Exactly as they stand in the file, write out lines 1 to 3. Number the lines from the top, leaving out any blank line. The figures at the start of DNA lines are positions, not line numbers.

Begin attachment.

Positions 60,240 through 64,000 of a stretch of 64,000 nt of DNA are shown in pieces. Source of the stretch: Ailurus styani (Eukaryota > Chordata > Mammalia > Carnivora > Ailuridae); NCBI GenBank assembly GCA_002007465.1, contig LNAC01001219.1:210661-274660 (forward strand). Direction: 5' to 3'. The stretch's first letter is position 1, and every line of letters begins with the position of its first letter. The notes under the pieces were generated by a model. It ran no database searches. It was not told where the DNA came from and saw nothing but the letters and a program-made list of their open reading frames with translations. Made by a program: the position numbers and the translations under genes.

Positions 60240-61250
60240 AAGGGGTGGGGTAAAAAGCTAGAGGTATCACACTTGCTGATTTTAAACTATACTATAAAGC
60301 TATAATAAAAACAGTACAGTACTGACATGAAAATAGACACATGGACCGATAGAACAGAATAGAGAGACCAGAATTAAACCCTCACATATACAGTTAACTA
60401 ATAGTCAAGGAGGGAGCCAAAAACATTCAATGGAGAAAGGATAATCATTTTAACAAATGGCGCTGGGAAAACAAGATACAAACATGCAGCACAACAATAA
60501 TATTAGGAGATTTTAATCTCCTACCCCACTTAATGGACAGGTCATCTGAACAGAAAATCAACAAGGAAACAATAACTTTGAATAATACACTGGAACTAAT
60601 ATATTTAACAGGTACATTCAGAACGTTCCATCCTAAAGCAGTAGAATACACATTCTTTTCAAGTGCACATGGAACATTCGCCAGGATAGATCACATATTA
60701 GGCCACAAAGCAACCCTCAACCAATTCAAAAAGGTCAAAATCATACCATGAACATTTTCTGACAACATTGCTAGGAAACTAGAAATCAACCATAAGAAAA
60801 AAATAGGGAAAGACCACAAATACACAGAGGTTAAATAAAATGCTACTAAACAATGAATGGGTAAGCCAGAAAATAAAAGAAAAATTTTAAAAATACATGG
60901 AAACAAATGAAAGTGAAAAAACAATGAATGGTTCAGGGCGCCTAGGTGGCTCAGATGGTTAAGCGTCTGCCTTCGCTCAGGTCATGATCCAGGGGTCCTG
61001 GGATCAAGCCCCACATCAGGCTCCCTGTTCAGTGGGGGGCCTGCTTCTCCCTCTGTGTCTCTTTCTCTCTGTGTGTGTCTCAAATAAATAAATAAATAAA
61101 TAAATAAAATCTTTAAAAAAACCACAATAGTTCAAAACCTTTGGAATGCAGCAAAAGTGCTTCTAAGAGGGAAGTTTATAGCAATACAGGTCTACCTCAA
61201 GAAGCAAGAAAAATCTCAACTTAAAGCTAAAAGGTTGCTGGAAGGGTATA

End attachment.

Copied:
Positions 60,240 through 64,000 of a stretch of 64,000 nt of DNA are shown in pieces. Source of the stretch: Ailurus styani (Eukaryota > Chordata > Mammalia > Carnivora > Ailuridae); NCBI GenBank assembly GCA_002007465.1, contig LNAC01001219.1:210661-274660 (forward strand). Direction: 5' to 3'. The stretch's first letter is position 1, and every line of letters begins with the position of its first letter. The notes under the pieces were generated by a model. It ran no database searches. It was not told where the DNA came from and saw nothing but the letters and a program-made list of their open reading frames with translations. Made by a program: the position numbers and the translations under genes.

Positions 60240-61250
60240 AAGGGGTGGGGTAAAAAGCTAGAGGTATCACACTTGCTGATTTTAAACTATACTATAAAGC